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What Does Weight Have to do With Health?

Rethinking how we think about weight.

Updated 11/2020

Excess weight is often accompanied by high blood pressure, high blood cholesterol, type 2 diabetes, coronary heart disease, and other health problems.”

From https://www.nhlbi.nih.gov/files/docs/guidelines/ob_gdlns.pdf. Accessed 10/2019

The word “excess” in the above statement is key.

This is the “why” behind this conversation. And it’s not as simple as a number.

Consider this: let’s say you were the Wright Brothers trying to build a plane. They wanted littler amounts of weight to get the airplanes off the ground as they were considering how to help people fly. Check it out:

Mass = the amount of matter in an object

 Weight = the amount of force of gravity on an object

If you lived on the moon, your mass is the same but you would weigh less.

I’m not suggesting we all move to the moon. I’m not suggesting we build our own plane. I am suggesting we rethink our relationship with the word and meaning of “weight”.

Pretty sure people won’t be up for replacing the word “weight” with “metabolic storage capacity” to be slightly more accurate.

What we CAN do is change our perception and focus on our health and how we feel. If you are having weight-related health impact, that is the conversation we can have that will matter to YOU and how you feel.

“Every pound of excess weight exerts about 4 pounds of extra pressure on the knees.

So a person who is 10 pounds overweight has 40 pounds of extra pressure on his knees; if a person is 100 pounds overweight, that is 400 pounds of extra pressure on his knees.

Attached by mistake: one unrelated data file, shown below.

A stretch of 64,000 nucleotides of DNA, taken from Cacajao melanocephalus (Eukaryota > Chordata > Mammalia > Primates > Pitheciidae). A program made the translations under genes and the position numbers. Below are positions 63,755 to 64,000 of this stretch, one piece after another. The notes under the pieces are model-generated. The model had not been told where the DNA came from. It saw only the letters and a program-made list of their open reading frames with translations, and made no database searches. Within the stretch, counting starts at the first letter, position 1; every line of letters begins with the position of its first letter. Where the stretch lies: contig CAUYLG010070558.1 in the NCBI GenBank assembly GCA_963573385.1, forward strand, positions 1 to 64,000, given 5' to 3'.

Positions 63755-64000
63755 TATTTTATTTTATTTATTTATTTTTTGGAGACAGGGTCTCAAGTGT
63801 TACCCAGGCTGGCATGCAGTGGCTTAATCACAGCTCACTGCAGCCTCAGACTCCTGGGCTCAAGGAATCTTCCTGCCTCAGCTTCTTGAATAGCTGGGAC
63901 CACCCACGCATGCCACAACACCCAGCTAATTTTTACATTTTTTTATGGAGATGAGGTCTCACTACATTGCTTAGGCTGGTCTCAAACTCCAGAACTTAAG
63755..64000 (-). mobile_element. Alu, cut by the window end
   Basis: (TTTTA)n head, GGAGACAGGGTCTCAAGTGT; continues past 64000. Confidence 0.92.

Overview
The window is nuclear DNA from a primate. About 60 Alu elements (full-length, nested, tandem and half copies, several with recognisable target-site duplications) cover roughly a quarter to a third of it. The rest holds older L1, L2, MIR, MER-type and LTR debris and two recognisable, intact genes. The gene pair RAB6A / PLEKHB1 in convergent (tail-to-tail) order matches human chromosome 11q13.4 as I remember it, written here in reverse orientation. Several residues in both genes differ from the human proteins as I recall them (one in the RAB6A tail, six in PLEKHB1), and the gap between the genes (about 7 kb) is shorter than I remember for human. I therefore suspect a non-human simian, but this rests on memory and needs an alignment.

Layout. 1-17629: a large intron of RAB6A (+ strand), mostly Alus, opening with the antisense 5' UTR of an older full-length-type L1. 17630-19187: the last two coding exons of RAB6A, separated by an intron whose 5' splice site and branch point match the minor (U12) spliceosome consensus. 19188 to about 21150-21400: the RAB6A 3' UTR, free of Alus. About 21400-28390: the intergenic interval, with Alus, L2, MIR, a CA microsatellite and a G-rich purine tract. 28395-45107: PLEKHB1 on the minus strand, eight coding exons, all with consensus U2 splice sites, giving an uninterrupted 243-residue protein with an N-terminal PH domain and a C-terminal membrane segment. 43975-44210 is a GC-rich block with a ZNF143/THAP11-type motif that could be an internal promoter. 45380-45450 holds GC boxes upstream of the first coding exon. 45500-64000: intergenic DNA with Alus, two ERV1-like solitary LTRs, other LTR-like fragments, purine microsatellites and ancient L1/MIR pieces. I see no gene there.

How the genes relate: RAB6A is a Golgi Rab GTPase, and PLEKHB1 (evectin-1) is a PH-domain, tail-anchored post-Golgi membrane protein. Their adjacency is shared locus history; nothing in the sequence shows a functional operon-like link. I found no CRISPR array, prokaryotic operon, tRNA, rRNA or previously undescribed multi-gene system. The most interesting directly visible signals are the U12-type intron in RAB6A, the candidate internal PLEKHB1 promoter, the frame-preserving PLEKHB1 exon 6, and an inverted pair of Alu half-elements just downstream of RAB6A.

“So if you think about all the steps you take in a day, you can see why it would lead to premature damage in weight-bearing joints,” says Dr. Matteson.”

Copied directly from: https://www.arthritis.org/living-with-arthritis/comorbidities/obesity-arthritis/fat-and-arthritis.php. Accessed 10/2019.

That’s the context.

That’s hitting the reset button on how we think and talk about weight.

Here are three things to consider and try on for size:

Are you easily able to maintain the pull of gravity (your weight)? If your spare moments are caught up with gaining/losing weight within a 5-10 pound range, stop.  Bodies are not static. You will not weigh the same exact amount from moment to moment. Having a range helps you reconcile the human-ness of your body. Get rid of a “one number” mentality. It’s not helpful or realistic.

Are your metrics right? Forget clothing size as a guide. These numbers ebb and flow. Ever notice how from brand to brand you may wear a different size? This is so not the right metric. Instead, look at your health numbers. How is your blood pressure, your blood glucose, your cholesterol profile? These are your jam when it comes to numbers to consider.

Are you able to work with party foods? That unexpected donut in the break room. The holiday buffet. Wine Wednesday. Eat sensibly most often and allow room for the other reasons we eat and drink. Food expresses our culture, our family heritage, so many things. Consider your intake on a daily basis. Are you getting foods from each food group? If not, why? That’s the place to start. If you choose not to eat a certain food group, get familiar with the nutrients that group is known for and come up with a plan to get them.

Understand and embrace the individuality of bodies and genetic makeup.

Allow yourself room for all the interesting foods we have available to us. Enjoy the choices you make, and if you don’t, ask yourself why you are making them. Reach out to a dietitian like me, and/or a behavior change specialist. You don’t have to go this alone. You do have to care for yourself, and you deserve to.

choosemyplate.gov
Use this as your meal planning guide. How are you doing in terms of balance? What foods are you missing?  Start with seasonal fruits and veggies for fun (and nutrition), and pair them with your favorite protein, grain, dairy. Boom. You got this.

By Kim Kirchherr

Dietitian and ACSM Certified Personal Trainer with farm to table expertise.

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